A routine oversight hearing by the state Assembly turned testy when Governor Cuomo’s Economic Development Czar, Howard Zemsky, endured over two hours of questions about Governor Cuomo’s economic development programs, which are currently under federal investigation.
Zemsky answered questions for over two hours from Democratic and Republican Assembly members, who wanted to know why the economic development program known as Start UP, which offers a ten-year tax break for new high tech businesses who locate on college campuses, is seeming to take so long to begin.
A report issued at the start of the July 4th weekend found just 408 jobs have been created, though state officials predict that thousands more new positions will eventually come.
Assemblywoman Addie Russel, a Democrat from Watertown, called the results “paltry”, and said it comes as the State University system has been severely underfunded.
“I’m not sure if we should not be doing a complete rethink of where this program is housed and how it is operated,” said Russel, who said the Cuomo Administration “starves” SUNY.
Zemsky told the Assembly members that it’s too early to judge Start UP, and he continued that argument outside the hearing, speaking with reporters, saying- “take a deep breath”, and give the program “some more time”.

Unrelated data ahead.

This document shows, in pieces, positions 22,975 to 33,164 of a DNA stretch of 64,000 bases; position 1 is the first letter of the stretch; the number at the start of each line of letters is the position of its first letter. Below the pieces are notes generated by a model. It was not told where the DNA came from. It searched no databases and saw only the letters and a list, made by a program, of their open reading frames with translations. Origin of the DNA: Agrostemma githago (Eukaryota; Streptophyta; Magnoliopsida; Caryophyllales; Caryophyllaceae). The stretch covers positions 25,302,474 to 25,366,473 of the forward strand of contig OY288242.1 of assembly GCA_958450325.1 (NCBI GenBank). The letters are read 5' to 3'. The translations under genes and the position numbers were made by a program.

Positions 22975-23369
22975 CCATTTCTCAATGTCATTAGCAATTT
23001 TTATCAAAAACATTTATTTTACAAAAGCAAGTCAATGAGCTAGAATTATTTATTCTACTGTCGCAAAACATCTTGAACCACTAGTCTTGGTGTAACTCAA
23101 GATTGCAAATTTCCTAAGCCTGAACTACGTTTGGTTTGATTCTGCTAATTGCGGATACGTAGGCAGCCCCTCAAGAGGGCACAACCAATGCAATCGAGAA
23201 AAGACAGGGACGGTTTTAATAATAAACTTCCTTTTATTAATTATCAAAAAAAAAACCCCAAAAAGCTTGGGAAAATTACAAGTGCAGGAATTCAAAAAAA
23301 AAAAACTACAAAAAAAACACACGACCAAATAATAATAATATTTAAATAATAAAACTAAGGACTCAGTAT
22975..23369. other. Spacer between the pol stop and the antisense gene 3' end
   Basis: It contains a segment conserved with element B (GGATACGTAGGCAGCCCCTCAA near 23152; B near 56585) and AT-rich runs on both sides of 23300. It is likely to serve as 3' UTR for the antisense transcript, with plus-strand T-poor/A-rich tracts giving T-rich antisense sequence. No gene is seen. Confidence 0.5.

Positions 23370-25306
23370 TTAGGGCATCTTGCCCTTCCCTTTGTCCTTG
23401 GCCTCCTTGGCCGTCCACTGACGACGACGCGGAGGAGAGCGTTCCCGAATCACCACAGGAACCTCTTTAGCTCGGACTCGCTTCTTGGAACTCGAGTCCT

“How do you realistically oppose the combination of industry and academia in the state of New York?’ said Zemsky. “We’ve put the framework in place to succeed. And I think we’ll change those perceptions when we continue to show steady progress in job creation.”
The State Comptroller has also issued several audits that are critical of the Cuomo Administration’s economic develop programs. Comptroller Tom DiNapoli, who like Cuomo is also a Democrat, has not always had a good relationship with the Governor. DiNapoli has questioned the value of a $50-million-dollar advertising campaign promoting Start Up. The Comptroller also found a lack of oversight of the Excelsior jobs program saying economic development officials could not verify whether companies actually create the number of jobs they promised, and in some cases could not justify why businesses were granted the tax breaks in the first place.
Zemsky says the negative audits are “misleading and unfair”.
“It did not really paint a proper picture of the Excelsior tax credit program,” Zemsky said. “I think that was unfortunate.”
Comptroller DiNapoli, speaking in July when the audit was released, questioned the larger concept of the overall worth of the economic development programs.
“At the end of the day, many of these programs do cost a lot of money,” said DiNapoli in an interview with public radio and television.
The Comptroller said the money might be better spent reducing government regulations or taking other steps to reduce the cost of doing business overall for more companies.
But DiNapoli says it’s for the legislature and governor to decide, ultimately, whether to continue the programs.
Looming over everything is the ongoing federal corruption probe by US Attorney Preet Bharara. Zemsky admitted, under questioning from Assembly members, that some recent payments to key economic development projects, including the giant Solar City plant in Buffalo, have been delayed due to increased scrutiny over contracts, now that the feds are investigating. Governor Cuomo has also hired his own private investigator to review all of the contracts.
“We clearly have more scrutiny, further layers of protection and review,” said Zemsky. “That’s going to take some getting used to.”
But Zemsky says he hopes the probe by the US Attorney is now coming to a close, and his agency can move on from that.